The benefits of living plants in the work place in terms of providing clean indoor air was first discovered in the 1980′s and since then significant research has been conducted to define and quantify these benefits. In summary, current research shows that having plants in the workplace will help clean indoor air and actually achieves the following:
• 30% reduction in confusion
• 60% reduction in sick leave
Living plants clean indoor air by removing volatile organic compounds (VOCs) that are released over time from plastics, glues, paints etc. that are used in the makeup of office furniture, fixtures and equipment.
The most recent research, conducted at the University of Technology Sydney (Burchett et al, Feb. 2010) provides a compelling case for indoor plants.This research provided further evidence for the benefits of plants for occupant wellbeing. The report conclusively demonstrated that indoor potted-plants can eliminate high or low doses of airborne VOCs within 24 hours. Indoor plants clean indoor air we breathe.
Living plants are also a great way to:
• Baffle noise
• Reduce dust
• Stabilises humidity
• Increase business image
An American study surveyed 170 respondents to explore what effects indoor plants had on a ‘business’s image to a visitor’ (potential customer/client). It could be expected that the same responses will be also be shared by the firm’s staff. There was universal agreement amongst respondents on a number of issues, including that indoor plants led to the perception that the business was:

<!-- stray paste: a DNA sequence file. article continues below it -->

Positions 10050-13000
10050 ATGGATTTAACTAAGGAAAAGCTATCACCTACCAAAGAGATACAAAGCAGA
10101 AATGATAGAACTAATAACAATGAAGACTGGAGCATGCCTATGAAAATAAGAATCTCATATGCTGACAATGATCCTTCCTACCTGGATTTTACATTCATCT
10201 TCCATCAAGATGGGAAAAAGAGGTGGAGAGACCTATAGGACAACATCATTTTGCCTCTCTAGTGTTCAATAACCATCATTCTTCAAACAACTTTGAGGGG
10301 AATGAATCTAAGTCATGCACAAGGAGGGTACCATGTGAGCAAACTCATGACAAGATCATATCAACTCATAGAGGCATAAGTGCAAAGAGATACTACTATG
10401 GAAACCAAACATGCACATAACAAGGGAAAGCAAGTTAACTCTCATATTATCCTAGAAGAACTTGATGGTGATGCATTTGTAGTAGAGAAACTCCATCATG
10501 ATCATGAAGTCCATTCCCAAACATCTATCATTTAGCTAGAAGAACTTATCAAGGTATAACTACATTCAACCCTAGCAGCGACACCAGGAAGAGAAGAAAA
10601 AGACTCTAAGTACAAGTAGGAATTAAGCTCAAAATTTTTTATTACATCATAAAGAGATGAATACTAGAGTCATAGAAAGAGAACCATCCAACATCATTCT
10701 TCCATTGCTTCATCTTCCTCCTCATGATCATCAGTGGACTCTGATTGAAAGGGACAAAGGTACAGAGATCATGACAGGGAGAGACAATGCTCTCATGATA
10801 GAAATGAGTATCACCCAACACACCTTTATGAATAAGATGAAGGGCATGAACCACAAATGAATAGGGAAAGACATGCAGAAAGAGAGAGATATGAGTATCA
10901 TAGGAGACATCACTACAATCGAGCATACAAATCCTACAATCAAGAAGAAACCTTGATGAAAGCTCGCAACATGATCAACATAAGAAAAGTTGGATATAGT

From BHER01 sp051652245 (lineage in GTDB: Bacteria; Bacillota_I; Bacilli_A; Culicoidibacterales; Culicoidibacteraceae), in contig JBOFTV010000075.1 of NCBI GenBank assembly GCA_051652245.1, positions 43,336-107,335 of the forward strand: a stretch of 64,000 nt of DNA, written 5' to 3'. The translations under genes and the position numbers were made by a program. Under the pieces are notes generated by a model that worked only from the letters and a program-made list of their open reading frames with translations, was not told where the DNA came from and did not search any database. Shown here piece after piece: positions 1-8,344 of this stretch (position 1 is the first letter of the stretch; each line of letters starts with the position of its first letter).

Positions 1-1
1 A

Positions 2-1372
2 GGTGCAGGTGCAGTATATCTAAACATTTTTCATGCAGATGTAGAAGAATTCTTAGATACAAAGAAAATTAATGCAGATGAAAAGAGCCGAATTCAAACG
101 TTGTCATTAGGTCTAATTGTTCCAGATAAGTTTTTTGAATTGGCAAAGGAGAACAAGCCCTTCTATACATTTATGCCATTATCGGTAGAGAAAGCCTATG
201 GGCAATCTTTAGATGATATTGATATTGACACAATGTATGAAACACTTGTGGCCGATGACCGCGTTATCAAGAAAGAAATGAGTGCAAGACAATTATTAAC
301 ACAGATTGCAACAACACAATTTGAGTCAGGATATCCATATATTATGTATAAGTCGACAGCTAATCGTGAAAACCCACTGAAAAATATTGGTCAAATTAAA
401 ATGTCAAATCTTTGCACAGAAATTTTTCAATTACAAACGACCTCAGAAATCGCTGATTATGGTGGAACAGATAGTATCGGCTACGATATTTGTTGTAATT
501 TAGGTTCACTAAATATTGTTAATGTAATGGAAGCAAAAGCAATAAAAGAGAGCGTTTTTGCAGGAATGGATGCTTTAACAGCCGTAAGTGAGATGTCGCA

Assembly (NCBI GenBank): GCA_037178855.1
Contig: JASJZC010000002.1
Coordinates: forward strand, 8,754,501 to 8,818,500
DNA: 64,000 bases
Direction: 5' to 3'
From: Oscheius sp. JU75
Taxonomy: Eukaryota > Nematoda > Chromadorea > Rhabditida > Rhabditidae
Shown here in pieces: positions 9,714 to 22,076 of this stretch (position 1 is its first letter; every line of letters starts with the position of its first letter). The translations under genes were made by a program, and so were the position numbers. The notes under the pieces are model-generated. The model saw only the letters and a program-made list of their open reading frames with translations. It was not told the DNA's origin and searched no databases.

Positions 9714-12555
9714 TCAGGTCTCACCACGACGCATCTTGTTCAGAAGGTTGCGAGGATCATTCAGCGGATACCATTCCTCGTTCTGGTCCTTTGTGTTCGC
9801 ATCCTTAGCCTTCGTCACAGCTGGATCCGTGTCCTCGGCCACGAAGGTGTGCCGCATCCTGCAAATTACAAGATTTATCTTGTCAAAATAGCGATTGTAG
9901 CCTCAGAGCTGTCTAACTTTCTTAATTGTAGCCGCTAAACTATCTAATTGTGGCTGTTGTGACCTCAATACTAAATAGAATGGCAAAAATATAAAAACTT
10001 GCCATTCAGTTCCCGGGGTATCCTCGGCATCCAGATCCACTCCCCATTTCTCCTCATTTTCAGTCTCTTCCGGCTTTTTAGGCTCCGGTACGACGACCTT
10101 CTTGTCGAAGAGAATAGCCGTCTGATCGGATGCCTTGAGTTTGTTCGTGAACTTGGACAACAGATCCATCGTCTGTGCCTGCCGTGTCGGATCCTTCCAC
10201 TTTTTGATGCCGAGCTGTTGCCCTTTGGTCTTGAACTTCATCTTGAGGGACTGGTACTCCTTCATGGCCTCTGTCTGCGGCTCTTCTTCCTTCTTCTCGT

• Warm and welcoming
• Stable and balanced
• Comfortable to work with
• Patient and caring • Concerned for staff welfare
• Prepared to spend money on added beauty
• Not mean
• Providing a healthier, cleaner atmosphere
Triple Bottom Line:
1. Indoor plants are good for business.
2. Indoor plants are good for the working environment.
3. Indoor plants are good for your staff’s health and wellbeing
Lohr (1992) found that participants in a study looking at staff productivity showed that ‘living plant presence’ is highly effective in improving staff satisfaction and productivity. Participants showed 12% more productivity and less stress than those who worked in an environment with no plants – a significant financial and ‘staff health’ benefit for employers in today’s competitive marketplace.